Rising prices: Inflation starts to rise again in April

Rising prices: Inflation starts to rise again in April
Rising prices: Inflation starts to rise again in April

Inflation experienced a new surge in April in Switzerland, after a pause in March. The prices of package holidays, air transport, furniture and gasoline have increased, while the prices of hotels and para-hotels have decreased.

In April, gasoline prices notably contributed to the rise in inflation (archives).


The increase in prices stood at 1.4% year-on-year in April, according to indications published Thursday by the Federal Statistical Office (FSO). Inflation had slowed to 1.0% in March. It increased by 1.2% in February, 1.3% in January and 1.7% in December.

On a monthly basis, prices increased by 0.3%, indicates the OFS in its press release.

Economists surveyed by the AWP agency expected lower inflation on an annual basis, their forecasts being between 1.0% and 1.2%. The monthly variation was expected between +0.1 and +0.2%.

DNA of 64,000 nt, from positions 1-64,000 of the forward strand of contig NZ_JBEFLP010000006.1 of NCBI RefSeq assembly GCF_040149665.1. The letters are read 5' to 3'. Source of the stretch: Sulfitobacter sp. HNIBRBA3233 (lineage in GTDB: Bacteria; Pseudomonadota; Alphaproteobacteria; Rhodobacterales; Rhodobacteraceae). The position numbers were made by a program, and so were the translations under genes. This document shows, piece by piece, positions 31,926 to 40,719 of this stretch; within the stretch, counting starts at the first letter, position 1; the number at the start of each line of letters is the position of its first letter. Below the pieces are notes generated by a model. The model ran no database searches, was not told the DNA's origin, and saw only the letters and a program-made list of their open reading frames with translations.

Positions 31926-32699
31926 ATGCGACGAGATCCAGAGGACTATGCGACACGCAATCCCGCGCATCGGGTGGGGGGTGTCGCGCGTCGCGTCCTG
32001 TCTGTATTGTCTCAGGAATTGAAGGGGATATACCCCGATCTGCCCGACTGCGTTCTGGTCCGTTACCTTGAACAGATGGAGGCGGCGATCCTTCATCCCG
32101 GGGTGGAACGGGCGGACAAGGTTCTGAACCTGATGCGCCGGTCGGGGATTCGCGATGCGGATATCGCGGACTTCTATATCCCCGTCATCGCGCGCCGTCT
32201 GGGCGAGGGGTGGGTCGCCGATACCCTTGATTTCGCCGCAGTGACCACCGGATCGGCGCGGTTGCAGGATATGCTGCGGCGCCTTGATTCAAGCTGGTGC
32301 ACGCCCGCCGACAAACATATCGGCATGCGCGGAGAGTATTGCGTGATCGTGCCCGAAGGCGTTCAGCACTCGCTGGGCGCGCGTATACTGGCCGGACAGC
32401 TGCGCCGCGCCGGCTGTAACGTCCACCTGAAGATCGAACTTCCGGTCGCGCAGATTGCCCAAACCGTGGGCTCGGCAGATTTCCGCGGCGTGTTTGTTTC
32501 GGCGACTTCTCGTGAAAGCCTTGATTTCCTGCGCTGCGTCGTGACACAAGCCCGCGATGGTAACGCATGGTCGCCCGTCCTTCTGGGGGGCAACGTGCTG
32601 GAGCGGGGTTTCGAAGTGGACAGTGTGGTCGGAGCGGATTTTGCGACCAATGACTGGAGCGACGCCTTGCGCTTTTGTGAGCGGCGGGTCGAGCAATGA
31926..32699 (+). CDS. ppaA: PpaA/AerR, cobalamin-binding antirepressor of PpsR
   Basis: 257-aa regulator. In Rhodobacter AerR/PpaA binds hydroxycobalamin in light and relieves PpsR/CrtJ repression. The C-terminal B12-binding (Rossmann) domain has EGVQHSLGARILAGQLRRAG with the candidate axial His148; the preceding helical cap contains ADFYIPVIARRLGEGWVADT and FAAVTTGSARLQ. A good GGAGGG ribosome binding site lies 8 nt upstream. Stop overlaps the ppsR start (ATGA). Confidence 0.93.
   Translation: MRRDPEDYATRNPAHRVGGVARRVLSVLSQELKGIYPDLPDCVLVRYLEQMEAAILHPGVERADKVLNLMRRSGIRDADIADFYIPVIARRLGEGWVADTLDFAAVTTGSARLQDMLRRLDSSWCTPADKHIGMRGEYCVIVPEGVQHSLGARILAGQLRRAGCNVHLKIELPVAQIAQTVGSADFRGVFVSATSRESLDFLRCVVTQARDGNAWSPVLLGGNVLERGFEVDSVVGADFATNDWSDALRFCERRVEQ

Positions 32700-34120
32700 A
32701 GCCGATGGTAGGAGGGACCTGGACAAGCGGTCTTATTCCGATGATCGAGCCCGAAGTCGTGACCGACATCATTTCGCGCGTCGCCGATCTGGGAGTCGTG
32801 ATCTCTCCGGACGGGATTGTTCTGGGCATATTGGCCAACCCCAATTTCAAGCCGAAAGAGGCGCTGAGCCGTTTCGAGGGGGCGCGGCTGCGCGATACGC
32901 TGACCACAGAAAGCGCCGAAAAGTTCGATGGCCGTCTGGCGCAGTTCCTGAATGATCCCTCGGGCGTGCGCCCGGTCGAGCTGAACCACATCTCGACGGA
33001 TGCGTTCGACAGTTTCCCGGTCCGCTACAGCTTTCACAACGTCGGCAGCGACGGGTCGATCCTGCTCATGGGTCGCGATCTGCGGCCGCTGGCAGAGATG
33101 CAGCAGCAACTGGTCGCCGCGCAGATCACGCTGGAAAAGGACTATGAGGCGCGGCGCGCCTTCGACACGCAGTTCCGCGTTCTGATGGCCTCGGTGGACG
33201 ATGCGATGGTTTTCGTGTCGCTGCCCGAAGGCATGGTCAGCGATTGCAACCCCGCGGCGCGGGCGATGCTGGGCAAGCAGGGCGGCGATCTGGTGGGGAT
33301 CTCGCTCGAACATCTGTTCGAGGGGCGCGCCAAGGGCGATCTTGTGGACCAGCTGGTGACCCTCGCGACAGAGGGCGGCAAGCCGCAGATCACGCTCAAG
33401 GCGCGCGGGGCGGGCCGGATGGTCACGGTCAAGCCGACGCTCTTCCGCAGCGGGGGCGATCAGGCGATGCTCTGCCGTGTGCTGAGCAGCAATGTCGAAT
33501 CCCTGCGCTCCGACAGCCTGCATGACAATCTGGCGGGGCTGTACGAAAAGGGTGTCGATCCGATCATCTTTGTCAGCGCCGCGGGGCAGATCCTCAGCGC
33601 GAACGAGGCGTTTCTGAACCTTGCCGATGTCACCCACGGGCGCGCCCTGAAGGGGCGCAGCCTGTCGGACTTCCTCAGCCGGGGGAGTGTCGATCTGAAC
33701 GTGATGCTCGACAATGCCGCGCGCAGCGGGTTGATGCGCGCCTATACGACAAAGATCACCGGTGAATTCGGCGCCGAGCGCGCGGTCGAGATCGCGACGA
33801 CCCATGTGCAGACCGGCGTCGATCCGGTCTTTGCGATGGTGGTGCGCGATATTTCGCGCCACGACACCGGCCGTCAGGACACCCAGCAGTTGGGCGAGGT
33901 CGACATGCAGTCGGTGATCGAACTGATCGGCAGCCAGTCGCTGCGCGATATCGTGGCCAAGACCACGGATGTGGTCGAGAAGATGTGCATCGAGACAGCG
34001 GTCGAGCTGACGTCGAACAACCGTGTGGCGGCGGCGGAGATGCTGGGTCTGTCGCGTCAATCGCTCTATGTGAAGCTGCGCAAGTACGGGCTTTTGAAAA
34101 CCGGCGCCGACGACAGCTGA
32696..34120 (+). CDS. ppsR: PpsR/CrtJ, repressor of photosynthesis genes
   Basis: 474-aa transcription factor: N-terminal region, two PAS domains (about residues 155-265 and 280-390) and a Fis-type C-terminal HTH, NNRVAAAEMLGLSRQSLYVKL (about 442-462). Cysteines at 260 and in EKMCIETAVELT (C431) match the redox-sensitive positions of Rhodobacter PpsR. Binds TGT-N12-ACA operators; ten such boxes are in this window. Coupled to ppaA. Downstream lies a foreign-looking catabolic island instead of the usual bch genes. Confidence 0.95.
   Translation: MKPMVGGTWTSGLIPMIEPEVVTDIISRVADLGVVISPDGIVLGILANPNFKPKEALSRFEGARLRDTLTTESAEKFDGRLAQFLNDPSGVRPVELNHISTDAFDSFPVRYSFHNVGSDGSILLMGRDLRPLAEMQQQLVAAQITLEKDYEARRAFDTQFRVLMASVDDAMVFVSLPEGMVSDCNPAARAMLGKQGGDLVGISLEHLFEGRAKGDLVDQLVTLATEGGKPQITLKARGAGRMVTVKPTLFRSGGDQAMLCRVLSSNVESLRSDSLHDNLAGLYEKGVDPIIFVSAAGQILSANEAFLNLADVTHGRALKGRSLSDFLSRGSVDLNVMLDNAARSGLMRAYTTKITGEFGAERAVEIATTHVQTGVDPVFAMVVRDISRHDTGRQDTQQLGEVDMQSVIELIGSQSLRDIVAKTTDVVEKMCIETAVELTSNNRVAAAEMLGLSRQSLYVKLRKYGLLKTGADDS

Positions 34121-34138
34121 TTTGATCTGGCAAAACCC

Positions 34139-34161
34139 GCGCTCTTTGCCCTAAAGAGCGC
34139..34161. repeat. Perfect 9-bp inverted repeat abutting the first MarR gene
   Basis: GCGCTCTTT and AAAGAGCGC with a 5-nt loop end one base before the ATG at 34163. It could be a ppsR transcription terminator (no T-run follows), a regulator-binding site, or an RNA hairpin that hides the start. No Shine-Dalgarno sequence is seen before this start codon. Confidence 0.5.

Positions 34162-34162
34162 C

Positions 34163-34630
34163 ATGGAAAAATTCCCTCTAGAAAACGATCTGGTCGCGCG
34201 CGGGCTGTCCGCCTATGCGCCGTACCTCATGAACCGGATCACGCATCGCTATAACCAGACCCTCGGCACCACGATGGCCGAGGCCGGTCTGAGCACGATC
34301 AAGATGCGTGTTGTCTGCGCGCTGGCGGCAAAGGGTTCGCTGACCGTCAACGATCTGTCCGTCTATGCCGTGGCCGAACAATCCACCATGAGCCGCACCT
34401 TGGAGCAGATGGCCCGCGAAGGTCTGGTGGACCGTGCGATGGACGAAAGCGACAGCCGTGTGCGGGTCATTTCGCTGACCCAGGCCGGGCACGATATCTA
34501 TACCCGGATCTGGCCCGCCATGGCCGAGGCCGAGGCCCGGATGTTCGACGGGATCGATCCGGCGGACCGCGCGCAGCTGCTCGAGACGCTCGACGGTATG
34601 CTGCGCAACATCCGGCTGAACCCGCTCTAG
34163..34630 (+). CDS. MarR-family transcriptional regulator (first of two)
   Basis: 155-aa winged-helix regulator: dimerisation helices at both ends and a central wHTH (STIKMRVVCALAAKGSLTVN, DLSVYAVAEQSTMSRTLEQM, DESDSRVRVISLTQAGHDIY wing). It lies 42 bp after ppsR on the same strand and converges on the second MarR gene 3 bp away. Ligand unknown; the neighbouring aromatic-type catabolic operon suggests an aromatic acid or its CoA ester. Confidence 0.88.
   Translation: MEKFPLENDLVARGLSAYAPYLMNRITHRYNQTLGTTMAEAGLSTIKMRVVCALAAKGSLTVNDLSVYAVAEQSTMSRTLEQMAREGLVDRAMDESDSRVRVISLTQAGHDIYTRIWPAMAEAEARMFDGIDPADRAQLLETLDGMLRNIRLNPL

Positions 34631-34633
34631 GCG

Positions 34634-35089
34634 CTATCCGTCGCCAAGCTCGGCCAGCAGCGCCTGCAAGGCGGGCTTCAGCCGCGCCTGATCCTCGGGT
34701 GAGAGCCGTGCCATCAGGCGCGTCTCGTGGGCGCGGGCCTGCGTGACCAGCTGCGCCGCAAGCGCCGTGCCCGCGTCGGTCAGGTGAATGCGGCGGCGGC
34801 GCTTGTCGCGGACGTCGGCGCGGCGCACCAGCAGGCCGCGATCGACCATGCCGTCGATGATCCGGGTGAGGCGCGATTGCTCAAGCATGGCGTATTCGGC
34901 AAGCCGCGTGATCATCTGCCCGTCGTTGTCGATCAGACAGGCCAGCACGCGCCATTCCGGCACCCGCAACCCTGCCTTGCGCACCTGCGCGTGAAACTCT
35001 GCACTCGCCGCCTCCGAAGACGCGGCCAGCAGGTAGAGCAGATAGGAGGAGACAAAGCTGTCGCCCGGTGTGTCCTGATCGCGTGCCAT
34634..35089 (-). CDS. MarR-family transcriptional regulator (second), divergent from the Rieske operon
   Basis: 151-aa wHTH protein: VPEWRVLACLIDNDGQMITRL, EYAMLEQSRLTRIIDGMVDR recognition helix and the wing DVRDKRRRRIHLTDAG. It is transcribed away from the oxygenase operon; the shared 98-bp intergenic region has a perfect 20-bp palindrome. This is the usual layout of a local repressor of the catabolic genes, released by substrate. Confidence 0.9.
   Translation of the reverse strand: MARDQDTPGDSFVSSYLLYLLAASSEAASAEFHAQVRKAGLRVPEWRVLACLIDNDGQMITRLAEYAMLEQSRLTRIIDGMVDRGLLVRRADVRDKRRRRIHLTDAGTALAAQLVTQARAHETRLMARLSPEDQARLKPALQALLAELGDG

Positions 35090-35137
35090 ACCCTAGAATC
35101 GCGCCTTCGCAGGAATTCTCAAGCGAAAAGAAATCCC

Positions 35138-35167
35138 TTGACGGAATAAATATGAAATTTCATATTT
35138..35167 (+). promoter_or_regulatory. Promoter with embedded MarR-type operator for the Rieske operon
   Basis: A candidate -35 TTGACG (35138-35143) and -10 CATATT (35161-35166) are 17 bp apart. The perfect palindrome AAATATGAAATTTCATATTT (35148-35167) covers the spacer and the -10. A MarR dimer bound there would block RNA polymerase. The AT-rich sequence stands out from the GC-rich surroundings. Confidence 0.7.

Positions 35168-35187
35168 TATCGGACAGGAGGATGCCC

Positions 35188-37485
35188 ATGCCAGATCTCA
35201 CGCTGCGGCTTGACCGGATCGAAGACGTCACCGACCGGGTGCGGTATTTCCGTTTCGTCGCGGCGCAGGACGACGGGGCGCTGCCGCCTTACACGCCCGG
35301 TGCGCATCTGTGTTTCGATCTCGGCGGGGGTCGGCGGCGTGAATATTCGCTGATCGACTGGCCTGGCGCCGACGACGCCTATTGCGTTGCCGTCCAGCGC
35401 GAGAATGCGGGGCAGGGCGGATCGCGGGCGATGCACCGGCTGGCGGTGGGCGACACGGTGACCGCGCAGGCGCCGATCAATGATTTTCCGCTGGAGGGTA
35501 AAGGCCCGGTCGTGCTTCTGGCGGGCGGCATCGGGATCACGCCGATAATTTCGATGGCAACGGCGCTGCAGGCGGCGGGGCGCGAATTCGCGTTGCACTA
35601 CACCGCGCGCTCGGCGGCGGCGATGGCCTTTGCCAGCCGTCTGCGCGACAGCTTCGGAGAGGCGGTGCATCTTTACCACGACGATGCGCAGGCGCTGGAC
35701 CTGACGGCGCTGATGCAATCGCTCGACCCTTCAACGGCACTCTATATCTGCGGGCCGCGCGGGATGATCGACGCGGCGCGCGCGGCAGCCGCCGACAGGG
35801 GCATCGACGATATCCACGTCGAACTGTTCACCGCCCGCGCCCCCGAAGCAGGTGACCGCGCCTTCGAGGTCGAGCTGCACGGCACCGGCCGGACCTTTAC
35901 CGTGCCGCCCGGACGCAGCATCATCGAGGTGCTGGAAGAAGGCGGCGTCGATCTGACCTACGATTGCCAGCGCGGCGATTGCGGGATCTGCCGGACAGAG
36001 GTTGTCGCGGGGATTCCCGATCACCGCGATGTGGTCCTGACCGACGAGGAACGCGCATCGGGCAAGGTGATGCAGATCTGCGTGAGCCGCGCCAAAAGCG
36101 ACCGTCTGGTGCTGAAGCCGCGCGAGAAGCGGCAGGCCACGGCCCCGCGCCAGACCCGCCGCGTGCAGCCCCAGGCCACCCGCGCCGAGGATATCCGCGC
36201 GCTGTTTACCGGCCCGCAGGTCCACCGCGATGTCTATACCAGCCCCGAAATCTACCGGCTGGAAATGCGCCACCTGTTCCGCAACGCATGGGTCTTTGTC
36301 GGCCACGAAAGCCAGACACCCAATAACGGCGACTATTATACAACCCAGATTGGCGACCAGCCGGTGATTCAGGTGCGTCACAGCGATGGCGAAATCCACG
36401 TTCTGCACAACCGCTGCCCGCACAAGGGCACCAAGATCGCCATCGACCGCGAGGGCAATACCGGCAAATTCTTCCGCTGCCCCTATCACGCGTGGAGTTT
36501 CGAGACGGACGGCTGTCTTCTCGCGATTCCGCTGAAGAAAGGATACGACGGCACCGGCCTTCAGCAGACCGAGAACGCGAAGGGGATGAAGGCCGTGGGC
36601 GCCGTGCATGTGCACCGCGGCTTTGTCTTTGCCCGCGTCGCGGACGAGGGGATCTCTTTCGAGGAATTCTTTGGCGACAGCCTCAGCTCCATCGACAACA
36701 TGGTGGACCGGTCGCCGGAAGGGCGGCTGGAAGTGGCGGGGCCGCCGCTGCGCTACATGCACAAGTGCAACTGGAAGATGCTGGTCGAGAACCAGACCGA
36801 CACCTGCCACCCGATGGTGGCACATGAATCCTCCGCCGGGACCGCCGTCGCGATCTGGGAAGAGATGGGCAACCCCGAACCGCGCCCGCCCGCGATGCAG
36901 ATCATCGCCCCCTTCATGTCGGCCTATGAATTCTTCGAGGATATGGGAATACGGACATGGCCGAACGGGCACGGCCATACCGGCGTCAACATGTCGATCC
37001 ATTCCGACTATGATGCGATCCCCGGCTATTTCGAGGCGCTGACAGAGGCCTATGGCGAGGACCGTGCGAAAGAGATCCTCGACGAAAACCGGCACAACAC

The consumer price index (CPI) stood at 107.4 points in April. The underlying inflation barometer – adjusted for fresh and seasonal products, energy and fuels – reached 105.2 points, or +1.2% over one year or +0.4% compared to March.

More expensive indigenous products

The prices of indigenous products greatly supported inflation over one year, having jumped by 2.0% (+0.1% in monthly comparison). For imported products, prices fell by 0.4% over twelve months and increased by 1.1% month-on-month.

At the end of March, the Swiss National Bank (SNB) reduced its inflation forecasts for 2024, bringing them down to 1.4% from 1.9% previously. These prospects pushed the issuing institute to lower its key rate to 1.5%, against 1.75% previously, breaking with the monetary status quo observed since September 2023 and to the great surprise of the majority of observers.

The price slowdown is expected to continue into next year. The SNB also revised its estimates downward for 2025, forecasting inflation to 1.2%, compared to 1.6% in the previous reading. For 2026, a rate of 1.1% is expected by central bankers.

The rebound in inflation in April is largely attributable to food and fuel, volatile components of the CPI, notes economist Adrian Prettejohn of Capital Economics. The figures published Thursday reinforce the specialist’s conviction that the SNB will not carry out a further rate cut in June. Easing – by 50 basis points – is likely to come later in the year as underlying inflationary pressures remain low, Prettejohn predicts.




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